Family law matters are rarely black-and-white. Whether a couple is composed of celebrities or everyday Minnesotans, complications are likely to arise. The situation can become particularly messy when the couple in question is not married and has a child. In the case of one famous musician, a child support and custody case is just heating up on the East Coast as his lover seeks custody of their baby girl.
News reports show that Liza Ghorbani, former lover of musician Liam Gallagher, has filed a custody petition against him. She is seeking full custody of the girl, along with millions in child support. The woman, a freelance writer, reportedly became intimate with the singer after she penned a profile about him for a New York newspaper. The child has been living with the woman in New York, but family attorneys say that the mother may have filed the custody petition in response to requests from Gallagher to visit the child.
The rocker, known for his participation in the popular band Oasis, divorced his celebrity wife after she discovered that he had a child with the writer.
Officials report that the child’s custodial parent has $3 million in child support pending against Gallagher. That money would be used to improve the woman’s financial situation so she could raise her daughter with additional security. The child custody case is being handled among a group of other confidential cases at the Manhattan Supreme Court, according to news reports. Speculation exists that the woman chose to switch venues – from family court to the supreme court – because she may have viewed the latter as a more capable judicial body with experience handling high-profile family law cases.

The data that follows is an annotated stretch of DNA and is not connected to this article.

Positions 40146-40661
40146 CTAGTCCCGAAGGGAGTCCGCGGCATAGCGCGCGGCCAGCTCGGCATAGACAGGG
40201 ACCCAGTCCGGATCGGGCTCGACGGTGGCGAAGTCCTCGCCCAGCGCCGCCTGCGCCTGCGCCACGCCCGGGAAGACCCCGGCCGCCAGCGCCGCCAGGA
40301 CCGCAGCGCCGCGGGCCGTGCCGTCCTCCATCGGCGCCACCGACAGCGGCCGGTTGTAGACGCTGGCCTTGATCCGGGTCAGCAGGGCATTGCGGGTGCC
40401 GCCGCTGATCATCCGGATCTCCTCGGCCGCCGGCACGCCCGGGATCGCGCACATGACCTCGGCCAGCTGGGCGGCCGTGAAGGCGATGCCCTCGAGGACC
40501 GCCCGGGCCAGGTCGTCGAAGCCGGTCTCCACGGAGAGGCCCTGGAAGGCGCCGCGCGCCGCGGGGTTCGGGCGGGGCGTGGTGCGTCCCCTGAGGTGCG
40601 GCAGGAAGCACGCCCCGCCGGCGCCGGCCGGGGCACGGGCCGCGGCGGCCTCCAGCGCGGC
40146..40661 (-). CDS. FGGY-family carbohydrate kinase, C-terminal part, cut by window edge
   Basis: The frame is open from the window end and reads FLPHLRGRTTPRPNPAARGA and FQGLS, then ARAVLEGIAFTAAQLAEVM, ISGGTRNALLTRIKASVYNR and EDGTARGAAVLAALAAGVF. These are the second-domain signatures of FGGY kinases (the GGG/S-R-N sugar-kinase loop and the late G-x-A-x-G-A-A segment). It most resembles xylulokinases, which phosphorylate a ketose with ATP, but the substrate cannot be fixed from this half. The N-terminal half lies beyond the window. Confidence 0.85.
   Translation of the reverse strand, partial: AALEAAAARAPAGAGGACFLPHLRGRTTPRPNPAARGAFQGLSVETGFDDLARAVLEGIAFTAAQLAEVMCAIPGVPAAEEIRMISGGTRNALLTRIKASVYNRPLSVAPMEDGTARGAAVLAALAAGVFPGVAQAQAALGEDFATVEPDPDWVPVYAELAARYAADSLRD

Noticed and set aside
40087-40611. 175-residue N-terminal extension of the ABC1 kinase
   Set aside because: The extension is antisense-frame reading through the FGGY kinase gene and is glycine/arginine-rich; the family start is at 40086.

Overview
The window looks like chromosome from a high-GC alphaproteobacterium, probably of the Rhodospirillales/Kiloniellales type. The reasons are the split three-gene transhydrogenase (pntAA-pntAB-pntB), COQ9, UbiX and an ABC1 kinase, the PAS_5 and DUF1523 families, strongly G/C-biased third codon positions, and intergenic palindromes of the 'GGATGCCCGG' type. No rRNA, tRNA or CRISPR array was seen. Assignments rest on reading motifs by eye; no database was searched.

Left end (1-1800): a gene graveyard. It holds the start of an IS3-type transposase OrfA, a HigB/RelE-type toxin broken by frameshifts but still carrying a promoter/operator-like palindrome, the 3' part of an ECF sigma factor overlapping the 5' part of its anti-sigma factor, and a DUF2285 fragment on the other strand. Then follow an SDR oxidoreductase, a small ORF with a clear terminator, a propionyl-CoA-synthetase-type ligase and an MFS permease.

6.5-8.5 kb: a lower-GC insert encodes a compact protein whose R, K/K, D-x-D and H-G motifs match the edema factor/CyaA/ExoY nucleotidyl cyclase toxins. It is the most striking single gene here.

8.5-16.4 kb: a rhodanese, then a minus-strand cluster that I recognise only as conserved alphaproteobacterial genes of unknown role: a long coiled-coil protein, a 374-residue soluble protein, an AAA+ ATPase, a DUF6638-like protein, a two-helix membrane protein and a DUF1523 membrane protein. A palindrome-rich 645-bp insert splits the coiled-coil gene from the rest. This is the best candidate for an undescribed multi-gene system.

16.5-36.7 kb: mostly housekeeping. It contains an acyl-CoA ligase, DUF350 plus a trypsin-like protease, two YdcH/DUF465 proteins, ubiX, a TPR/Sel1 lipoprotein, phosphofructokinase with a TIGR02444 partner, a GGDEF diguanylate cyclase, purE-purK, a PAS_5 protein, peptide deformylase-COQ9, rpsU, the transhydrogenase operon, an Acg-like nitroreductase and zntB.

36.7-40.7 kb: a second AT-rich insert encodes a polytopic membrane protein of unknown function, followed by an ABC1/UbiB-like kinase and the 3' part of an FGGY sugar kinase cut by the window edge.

As with many legal proceedings, the choice of venue in a child custody and support case can make all the difference in the decision that is handed down. Those seeking court assistance for child support issues may seek help from a qualified family attorney to determine the best venue for their specific cases.
pagesix.com, “Liam Gallaher lover in custody war” No author given, Nov. 28, 2013